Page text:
Schools should receive national guidance on how to teach pupils the difference between right and wrong, Dr Nick Tate, the Government's chief curriculum adviser will say today.
Dr Tate is expected to tell a conference of employers, teachers, academics, politicians and trade unionists that tolerance of different values has gone too far and that pupils must be given a firm moral lead.
The death of the London headmaster Philip Lawrence, he will suggest, highlights the need for society to support schools in teaching moral and spiritual values.
The good work of schools in encouraging pupils to learn self-discipline and team spirit through sport is undermined by parents on the touchline who abuse referees and the opposing team.
Teachers, Dr Tate will argue, are spending too much time on teaching "self-esteem" and too little on traditional moral values.
And he will attack the widespread view that "morality is largely a matter of taste or opinion", and that there is no such thing as moral error.
The School Curriculum and Assessment Authority, which Dr Tate heads, is inviting proposals for a list of values that schools should teach and society support. "There are some moral matters which should not he called into question," he will say in his speech.
A recent Mori poll showed that nearly half of 15-35-year-olds did not believe there were definite rights and wrongs.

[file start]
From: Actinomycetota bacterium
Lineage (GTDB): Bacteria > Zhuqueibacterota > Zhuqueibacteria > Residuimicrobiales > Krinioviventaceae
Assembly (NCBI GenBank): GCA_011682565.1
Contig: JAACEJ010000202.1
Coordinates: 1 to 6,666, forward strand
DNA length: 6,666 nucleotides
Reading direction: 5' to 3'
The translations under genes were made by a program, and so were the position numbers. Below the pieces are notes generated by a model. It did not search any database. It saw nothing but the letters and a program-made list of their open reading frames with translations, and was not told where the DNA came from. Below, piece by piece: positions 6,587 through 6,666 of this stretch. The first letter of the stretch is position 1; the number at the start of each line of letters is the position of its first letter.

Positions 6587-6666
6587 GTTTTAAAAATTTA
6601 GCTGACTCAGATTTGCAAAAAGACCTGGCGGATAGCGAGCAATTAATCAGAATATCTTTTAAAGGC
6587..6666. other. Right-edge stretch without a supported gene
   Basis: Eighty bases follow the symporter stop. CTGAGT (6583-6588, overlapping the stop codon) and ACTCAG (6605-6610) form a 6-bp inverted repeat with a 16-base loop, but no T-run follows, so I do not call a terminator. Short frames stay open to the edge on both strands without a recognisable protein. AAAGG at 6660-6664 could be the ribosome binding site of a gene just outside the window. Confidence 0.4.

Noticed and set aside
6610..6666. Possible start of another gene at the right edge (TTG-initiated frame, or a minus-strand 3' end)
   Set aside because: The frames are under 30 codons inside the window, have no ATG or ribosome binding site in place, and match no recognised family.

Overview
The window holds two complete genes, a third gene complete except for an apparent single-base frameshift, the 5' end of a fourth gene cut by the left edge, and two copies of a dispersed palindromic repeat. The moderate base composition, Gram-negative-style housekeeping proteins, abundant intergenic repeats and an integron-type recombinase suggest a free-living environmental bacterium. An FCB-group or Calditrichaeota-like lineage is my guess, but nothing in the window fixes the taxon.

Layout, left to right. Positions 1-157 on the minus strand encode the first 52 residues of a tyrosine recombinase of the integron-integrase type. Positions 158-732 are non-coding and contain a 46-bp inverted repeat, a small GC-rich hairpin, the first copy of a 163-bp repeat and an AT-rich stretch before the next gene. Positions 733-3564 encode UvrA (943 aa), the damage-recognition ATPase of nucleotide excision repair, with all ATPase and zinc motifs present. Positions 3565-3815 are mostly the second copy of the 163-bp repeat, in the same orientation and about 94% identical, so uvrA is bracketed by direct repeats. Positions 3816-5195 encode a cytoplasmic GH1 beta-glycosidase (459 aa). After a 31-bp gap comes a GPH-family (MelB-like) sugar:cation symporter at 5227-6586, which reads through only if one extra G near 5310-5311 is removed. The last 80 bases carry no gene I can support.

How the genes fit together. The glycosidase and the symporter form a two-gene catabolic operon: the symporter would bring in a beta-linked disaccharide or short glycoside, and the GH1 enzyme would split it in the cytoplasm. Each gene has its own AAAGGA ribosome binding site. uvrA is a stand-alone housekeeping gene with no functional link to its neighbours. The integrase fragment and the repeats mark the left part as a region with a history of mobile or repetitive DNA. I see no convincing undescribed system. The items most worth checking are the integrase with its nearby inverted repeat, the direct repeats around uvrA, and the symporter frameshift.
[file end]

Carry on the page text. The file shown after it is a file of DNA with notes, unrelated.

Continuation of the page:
Other research shows that many trainee teachers are so worried about being accused of sexism or racism, that they are unwilling to teach any values at all.
Dr Tate is concerned that personal and social education lessons may be promoting the view that there is no such thing as right and wrong by overemphasising self-esteem.
Controversially, he will also ask whether such lessons can be used to boost the two-parent family.
He believes that schools need guidance about what to teach on moral matters because of the decline in religious faith, which has weakened the hold of morality, and because people have tried to be less judgemental about others' views.
Too many schools are neglecting religious education, which is a vital part of moral education, he will argue.
Pupils are ignorant of rules such as the Ten Commandments, which used to be taught to children both at school and at home.
Dr Tate blames advertising and the materialism of the consumer for young people's failure to distinguish between morality and taste.
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